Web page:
Annual meeting and “Hooting Lessons” at Dr. Ed Bell Forum

This event has already occurred. See photos from the “New England Owls” presentation in the gallery. 

On June 3, 2014, Littleton Conservation Trust will have its annual meeting at 7pm at the Littleton High School Auditorium. The meeting is about 30 minutes and will immediately be followed by “Who’s watching you? Owls of the World!” with a narrated slideshow, hooting lessons and live owls.

Download a program flyer to share with others

“Who’s watching you? Owls of the World!” is free and open to all. It is presented by Marcia and Mark Wilson as slides and a live owl program on June 3, 2014 at 7:30 pm at the Littleton High School Auditorium, 59 King Street. Sponsored by Littleton Conservation Trust.

Support Article 8, Item 6 at Town Meeting 5/5/2014

Update: this article passed at town meeting.

PLEASE SUPPORT ARTICLE 8, ITEM NO. 6 – SCENIC FARMLAND RESTORATION at TOWN MEETING, MONDAY, MAY 5, 2014.

The Community Preservation Committee has recommended that town meeting approve a number of items including item number 6, Scenic Farmland Restoration, namely Cloverdale Conservation Area.

CLOVERDALE is a twenty plus acre property that was deeded to the town when the Apple D’Or housing development was built. It is under Littleton Conservation Commission control.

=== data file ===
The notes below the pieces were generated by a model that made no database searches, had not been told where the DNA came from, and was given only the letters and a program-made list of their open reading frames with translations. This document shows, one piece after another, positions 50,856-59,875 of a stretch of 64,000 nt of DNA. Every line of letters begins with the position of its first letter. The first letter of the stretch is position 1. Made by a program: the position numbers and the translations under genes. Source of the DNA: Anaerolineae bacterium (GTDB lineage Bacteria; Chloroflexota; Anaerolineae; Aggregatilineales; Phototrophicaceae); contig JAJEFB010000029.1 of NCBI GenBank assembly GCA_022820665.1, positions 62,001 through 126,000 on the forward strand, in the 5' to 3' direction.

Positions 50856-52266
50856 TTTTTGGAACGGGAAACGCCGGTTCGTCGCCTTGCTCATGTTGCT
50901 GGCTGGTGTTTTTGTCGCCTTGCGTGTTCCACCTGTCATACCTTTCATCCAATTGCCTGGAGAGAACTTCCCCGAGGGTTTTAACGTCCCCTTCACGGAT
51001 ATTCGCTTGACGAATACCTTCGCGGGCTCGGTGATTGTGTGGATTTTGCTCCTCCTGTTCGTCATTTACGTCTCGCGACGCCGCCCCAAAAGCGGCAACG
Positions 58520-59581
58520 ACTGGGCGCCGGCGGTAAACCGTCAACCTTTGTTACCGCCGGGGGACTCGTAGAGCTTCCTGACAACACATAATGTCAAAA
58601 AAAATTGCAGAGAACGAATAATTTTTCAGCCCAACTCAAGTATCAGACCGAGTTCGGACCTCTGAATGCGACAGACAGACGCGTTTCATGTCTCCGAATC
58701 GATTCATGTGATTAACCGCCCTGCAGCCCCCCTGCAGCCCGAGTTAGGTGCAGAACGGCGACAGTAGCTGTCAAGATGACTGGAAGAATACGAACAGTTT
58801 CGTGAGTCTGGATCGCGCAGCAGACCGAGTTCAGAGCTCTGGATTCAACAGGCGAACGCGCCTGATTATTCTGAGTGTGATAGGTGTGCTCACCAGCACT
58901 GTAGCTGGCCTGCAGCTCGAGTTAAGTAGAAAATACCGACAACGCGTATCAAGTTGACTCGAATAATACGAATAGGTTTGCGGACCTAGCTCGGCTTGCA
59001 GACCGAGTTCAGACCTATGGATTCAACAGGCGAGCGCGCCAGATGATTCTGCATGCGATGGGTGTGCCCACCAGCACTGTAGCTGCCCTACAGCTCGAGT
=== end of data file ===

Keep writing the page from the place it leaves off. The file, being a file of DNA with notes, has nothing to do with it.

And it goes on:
The property is bounded by Great Road on the west, Surrey Road on the east, and Grist Mill Road on the south and north.

This property was owned by the Mannion family who emigrated from Ireland in the mid-1800s. John Mannion and his family members operated “Cloverdale Farm”, and later “Dell Dale Farm”, until the 1950s when it was sold to the Byrne family. Over subsequent years pieces of the farm were gradually sold off and developed for housing. The town is quite fortunate to now own over twenty acres of the former Mannion family farm. An interesting feature of this property is a “cattle walk” tunnel under Great Road which was used to safely transport dairy cows from the barn on Mannion Place to the pasture.

Much of this property had become a tangled mass of invasive plants and broken trees. In recent years volunteers have carved their way through Oriental Bittersweet, Poison Ivy, Glossy Buckthorn and Garlic Mustard in an effort to halt the destruction.

Our vision for the preservation of Cloverdale requires the removal of dead and undesirable trees, stumps, large stone piles and Invasives. This will allow for rough grading in preparation for reseeding, ultimately providing a manageable combination of pasture/meadow and open woodland. This might eventually return to active agriculture/grazing or become a scenic parkland with trails and picnic areas. It will surely improve the entrance to our wonderful town.

The preservation of farmland along 2A/119 is a primary goal of our Open Space Plan. We urge you to support this effort at Town Meeting.

The Community Preservation Committee, Board of Selectmen, and the Littleton Conservation Trust support this article. Please join us by voting “YES” on Article 8, Item No. 6 – Scenic Farmland Restoration.